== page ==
As a child of the ‘90s, I was a big fan of the Disney channel lineup of shows. One of the odder ones was called The Adventures Of The Gummi Bears. This show, if you’ve never seen it, was about a family of talking bears in Medieval times who possessed the formula for a magical potion called “gummi berry juice” that gave them the power to bounce but gave humans super strength, so they have to hide from the knights and goblins that want to steal it from them—wild I know. Also, the theme song was a bop.
In any event, I probably saw like 30 episodes of this show at an impressionable age, so I always forget whether the treat is spelled gummi bear or gummy bear (it’s typically the latter). And while we may never know the secret ingredients of gummi berry juice (though, one supposes, a lot of it is gummi berries), we can certainly figure out what gummy bears are made out of.
What are gummy bears made of?
As always, a good place to start is the packaging. A glimpse at the packaging of Harbio’s Goldbears (some of the best gummy candy, according to Sporked) reveals the ingredients list: glucose syrup (from wheat or corn), sugar, gelatin, dextrose (from wheat or corn), contains less than 2% of: citric acid, artificial and natural flavors, palm oil, palm kernel oil, carnauba wax, white beeswax, yellow beeswax, yellow 5, red 40, blue 1. That’s all well and good, but if you threw these in a blender you probably wouldn’t end up with gummy bears, or even their obviously inferior cousin, gummy worms. So, how do these bears get made?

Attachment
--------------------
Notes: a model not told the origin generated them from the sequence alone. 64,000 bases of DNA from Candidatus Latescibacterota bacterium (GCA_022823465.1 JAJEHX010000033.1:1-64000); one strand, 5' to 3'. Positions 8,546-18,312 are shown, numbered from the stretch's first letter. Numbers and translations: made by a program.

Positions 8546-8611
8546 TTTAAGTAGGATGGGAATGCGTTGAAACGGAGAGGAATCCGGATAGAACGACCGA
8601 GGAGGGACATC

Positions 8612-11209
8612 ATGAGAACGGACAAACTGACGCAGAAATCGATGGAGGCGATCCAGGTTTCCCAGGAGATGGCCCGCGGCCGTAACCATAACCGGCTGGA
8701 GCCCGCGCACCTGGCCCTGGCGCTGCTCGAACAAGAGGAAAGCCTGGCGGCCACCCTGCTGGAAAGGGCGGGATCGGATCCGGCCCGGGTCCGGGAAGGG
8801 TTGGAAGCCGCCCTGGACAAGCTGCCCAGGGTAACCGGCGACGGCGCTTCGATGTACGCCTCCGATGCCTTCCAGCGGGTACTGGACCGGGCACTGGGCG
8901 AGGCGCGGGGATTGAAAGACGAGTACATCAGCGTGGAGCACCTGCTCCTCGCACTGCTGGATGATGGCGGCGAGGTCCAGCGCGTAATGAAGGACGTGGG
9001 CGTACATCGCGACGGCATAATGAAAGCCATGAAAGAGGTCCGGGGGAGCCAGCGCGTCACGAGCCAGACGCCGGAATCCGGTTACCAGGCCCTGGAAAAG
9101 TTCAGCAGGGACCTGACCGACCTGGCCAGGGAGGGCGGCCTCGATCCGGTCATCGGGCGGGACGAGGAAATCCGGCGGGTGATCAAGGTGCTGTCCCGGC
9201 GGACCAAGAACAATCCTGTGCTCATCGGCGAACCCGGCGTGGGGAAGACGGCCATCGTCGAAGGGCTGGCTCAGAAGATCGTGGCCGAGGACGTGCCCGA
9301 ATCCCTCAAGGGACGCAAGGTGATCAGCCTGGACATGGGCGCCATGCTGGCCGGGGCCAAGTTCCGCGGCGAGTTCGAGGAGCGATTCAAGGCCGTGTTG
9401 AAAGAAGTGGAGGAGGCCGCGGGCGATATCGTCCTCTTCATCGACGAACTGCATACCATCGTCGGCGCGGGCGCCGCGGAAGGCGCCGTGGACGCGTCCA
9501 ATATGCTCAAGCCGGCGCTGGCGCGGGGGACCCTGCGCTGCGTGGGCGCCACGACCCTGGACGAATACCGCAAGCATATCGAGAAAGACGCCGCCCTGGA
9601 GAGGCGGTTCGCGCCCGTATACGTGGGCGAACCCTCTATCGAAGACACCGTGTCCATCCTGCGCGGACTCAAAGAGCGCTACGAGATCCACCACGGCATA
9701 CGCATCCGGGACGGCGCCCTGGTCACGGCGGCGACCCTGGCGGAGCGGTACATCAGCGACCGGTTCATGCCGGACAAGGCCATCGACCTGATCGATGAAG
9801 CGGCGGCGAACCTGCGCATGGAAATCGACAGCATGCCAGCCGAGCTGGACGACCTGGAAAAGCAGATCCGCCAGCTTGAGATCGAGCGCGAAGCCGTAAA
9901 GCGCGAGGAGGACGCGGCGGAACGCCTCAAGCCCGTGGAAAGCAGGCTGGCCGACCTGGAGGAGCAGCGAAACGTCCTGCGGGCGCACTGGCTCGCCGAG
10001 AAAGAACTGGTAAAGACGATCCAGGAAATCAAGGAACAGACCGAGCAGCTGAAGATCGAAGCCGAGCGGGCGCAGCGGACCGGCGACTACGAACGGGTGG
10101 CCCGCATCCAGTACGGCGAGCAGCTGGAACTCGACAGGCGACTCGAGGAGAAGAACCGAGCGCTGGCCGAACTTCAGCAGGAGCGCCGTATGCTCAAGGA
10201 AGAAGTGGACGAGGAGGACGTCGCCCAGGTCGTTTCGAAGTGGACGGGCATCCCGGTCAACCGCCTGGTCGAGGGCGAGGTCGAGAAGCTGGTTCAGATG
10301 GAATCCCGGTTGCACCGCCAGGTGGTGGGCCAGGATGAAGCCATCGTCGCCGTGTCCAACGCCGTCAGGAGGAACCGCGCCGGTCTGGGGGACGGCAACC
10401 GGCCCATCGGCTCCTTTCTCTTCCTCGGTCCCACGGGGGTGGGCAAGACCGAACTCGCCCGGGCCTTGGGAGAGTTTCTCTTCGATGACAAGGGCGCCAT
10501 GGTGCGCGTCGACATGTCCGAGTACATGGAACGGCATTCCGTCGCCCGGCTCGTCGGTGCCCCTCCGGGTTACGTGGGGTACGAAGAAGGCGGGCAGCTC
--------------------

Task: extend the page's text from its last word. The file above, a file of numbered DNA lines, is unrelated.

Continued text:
How are gummy bears made?
First, much as I described, the ingredients are smooshed together in a big mixing tank. Gelatin is the key here, as it is, well, gummy, and helps the concoction hold its shape.
Everything is cooked and you end up with a slurry of sugary goop. Manufacturers pour that goop into cornstarch-powdered molds (bear-shaped molds, in this case). The mixture cools in the molds, and is left to rest and set for about 24 hours. After that, the gummies go for a tumble in food-grade oil, which removes any remaining cornstarch. (If you want to watch how gummies are made, check out this video from How It’s Made.)
This is the process for Haribo, the original and most famous gummy bear vendor. They sell gummies in all shapes and sizes—perhaps you’ve even had one of their massive, 5-pound gummy bears that can tower over your candy bowl like a giant grizzly. Other brands’ process might be slightly different, but they achieve the same ultimate effect.
So, now that you know how they’re made, go out and enjoy some gummy bears. Or, if you’re feeling lazy, there are probably some episodes of The Adventures Of The Gummi Bears on YouTube or something. Still too much effort? Just listen to the theme song. It really does slap.